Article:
But Michael Brown, 24, one of the first students to earn the certificate at Santa Monica, is confident his investment will pay off. He's already completed two internships with cloud-services company Mission and was recently hired on.
Brown, who worked at Starbucks and his parents' vitamin shop for three years after high school, sees cloud computing as a sure pathway into a high-paying career without a bachelor's degree. When he learned about the certificate two years ago, he said, "I knew I had to jump on it."
A next-level partnership
Partnerships between community colleges and big employers are nothing new. For years, colleges and businesses have collaborated to design programs that meet local workforce needs.
Historically, though, companies have left the curriculum to the colleges, specifying the skills they're seeking, then stepping aside.
AWS, which has an East Coast hub in northern Virginia, has been more hands-on, holding sessions with colleges to build classes around a cloud competency framework the company created. As its programs have proliferated, Amazon has played convener, uniting colleges from across the country to build cloud computing degrees.
"They took the (employer) partnership to the next level," Knights said, by helping to develop resources to support instruction.
Other tech companies have gone a step further by crafting curricula that colleges can customize. For instance, Google designed its own IT support certificate, and Facebook hired Pathstream, a company that partners with software firms to build skills-training programs, to support its digital marketing certificate.
The idea that a college would let a company create or co-create their curricula doesn't faze many at the nation's community colleges, where the focus is workforce development. It's a bit more controversial at four-year colleges because some faculty see such collaboration as a threat to academic freedom.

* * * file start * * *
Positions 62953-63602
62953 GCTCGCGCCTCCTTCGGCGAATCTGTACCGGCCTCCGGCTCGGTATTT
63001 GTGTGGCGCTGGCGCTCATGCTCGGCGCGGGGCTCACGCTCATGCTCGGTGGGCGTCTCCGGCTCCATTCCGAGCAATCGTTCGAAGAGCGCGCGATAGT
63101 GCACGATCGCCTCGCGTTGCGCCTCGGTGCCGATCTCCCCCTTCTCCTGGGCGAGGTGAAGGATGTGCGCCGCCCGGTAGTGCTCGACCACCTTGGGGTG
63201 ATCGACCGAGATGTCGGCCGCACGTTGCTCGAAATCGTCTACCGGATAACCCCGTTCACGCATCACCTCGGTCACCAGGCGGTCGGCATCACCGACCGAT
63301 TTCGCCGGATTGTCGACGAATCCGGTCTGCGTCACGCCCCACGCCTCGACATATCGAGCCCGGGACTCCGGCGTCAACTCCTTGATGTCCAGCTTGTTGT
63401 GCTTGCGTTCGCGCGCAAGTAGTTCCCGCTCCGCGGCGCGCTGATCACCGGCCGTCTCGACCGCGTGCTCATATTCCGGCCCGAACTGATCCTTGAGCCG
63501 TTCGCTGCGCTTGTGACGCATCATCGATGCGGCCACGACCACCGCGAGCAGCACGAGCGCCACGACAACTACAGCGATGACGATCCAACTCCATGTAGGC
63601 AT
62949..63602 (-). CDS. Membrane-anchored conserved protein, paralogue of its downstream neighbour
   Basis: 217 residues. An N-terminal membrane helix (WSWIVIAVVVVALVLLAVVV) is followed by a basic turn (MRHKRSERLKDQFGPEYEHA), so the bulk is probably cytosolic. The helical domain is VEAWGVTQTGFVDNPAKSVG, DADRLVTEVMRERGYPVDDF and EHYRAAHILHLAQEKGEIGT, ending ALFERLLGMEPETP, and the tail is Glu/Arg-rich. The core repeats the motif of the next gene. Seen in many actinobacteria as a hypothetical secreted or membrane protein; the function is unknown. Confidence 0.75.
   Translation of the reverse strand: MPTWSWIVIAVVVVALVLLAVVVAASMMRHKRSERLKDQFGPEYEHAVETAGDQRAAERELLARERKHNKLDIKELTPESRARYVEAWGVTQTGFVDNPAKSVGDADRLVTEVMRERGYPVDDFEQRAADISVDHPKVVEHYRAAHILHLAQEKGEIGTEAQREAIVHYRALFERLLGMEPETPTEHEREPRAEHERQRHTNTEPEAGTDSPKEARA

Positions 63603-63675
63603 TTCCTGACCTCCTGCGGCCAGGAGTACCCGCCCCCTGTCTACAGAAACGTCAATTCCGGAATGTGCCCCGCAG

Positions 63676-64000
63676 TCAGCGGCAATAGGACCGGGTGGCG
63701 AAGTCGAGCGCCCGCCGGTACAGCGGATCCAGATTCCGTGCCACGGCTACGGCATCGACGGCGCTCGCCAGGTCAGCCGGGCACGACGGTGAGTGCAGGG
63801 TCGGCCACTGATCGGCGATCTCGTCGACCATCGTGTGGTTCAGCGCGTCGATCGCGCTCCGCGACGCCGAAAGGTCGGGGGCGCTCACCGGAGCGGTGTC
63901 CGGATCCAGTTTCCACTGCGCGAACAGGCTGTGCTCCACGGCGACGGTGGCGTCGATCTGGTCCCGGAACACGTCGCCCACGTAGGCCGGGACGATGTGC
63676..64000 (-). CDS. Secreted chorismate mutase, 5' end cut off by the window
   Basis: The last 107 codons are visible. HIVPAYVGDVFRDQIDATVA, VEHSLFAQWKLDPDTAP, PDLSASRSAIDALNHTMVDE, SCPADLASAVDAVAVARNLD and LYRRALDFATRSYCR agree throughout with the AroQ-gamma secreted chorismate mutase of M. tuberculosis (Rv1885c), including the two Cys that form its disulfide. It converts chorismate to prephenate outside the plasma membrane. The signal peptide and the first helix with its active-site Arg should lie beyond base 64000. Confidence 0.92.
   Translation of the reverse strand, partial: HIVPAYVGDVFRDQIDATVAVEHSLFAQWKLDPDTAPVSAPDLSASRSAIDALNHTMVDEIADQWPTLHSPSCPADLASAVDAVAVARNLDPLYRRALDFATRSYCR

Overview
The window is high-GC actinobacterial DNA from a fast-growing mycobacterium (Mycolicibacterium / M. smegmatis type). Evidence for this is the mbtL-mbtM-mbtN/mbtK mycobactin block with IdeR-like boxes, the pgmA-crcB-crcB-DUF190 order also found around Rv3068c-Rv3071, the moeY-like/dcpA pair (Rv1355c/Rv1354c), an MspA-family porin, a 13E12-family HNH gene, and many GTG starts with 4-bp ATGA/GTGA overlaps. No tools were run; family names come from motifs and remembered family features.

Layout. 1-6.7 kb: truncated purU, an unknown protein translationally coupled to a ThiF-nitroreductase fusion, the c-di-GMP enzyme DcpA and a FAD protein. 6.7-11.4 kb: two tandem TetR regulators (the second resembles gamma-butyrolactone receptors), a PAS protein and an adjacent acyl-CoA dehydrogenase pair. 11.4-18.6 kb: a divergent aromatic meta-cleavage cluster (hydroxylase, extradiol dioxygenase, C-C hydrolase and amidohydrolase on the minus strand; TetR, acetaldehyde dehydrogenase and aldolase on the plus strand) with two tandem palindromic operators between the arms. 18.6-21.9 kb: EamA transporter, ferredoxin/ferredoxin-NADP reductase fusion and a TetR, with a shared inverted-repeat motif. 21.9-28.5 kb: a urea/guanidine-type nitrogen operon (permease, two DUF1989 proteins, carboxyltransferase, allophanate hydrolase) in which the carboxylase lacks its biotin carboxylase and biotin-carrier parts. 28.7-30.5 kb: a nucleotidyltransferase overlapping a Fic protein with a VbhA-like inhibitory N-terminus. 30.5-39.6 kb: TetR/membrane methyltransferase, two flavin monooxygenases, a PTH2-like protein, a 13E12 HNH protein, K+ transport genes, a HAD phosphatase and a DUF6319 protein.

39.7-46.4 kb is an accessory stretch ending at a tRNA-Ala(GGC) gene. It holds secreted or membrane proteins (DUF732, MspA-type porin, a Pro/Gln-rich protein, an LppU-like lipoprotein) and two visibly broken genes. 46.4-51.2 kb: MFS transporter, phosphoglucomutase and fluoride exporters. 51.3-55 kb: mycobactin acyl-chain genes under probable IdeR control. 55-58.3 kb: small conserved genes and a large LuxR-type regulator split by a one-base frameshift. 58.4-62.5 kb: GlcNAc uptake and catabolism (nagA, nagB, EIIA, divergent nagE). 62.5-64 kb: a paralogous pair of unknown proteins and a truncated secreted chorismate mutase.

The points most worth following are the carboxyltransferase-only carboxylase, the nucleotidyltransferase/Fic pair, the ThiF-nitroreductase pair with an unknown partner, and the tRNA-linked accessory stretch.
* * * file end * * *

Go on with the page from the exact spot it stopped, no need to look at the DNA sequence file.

Skepticism seems to be softening, however, as four-year colleges search for better ways to prepare their graduates for a rapidly changing workforce.
Michelle Marks, vice president for academic innovation and new ventures at George Mason University, which is working with AWS, said her college "realized we need the insight industry can provide us."
"We owe it to our students to identify the skills they'll need and to think about creative ways to embed those skills in our programs," she said.
The companies, meanwhile, say they're not imposing their ideas on colleges. Facebook has asked Pathstream to help colleges customize its curriculum to fit their needs, a company spokeswoman said. Google built its program in modules and hired Jobs for the Future, a workforce-development organization, to help colleges adapt it.
"We defer to faculty in how they want to implement the curriculum," said Natalie Van Kleef Conley, senior program manager for Grow with Google, the tech company's training arm. Unlike the programs offered by Facebook and Amazon, Google's IT support certificate program does not specifically train students to work with the company's technology.
Eisner said AWS' goal is to combine the benefits of college instruction and industry-aligned standards.
"It's not industry dumping curricula on a school," he said. "It's industry-aligned curricula."
A potential threat
In July, Amazon announced it would spend $700 million to retrain its employees, sparking doubts about colleges' ability to keep pace with tech companies' workforce demands.
Amazon's decision to expand its postsecondary training and credential programs doesn't affect its arrangements with colleges — for now.
But some analysts see the move as the latest sign colleges are losing their grip on the market for continuing education. They warn that companies might decide to offer their products directly to the public, choosing competition with colleges over continued collaboration.
"It's not hard to imagine the service becoming deeply threatening to colleges," said Michael Horn, head of strategy for Entangled Group, an education venture firm.
Asked if Amazon's announcement was a signal to schools that the company's needs weren't being met externally, Eisner urged colleges "to act quickly, to collaborate on doing this work at scale."
"It's something we have to be concerned about," Eisner said, "but when we look at the work being done with educators, we see an exciting potential to flip the switch."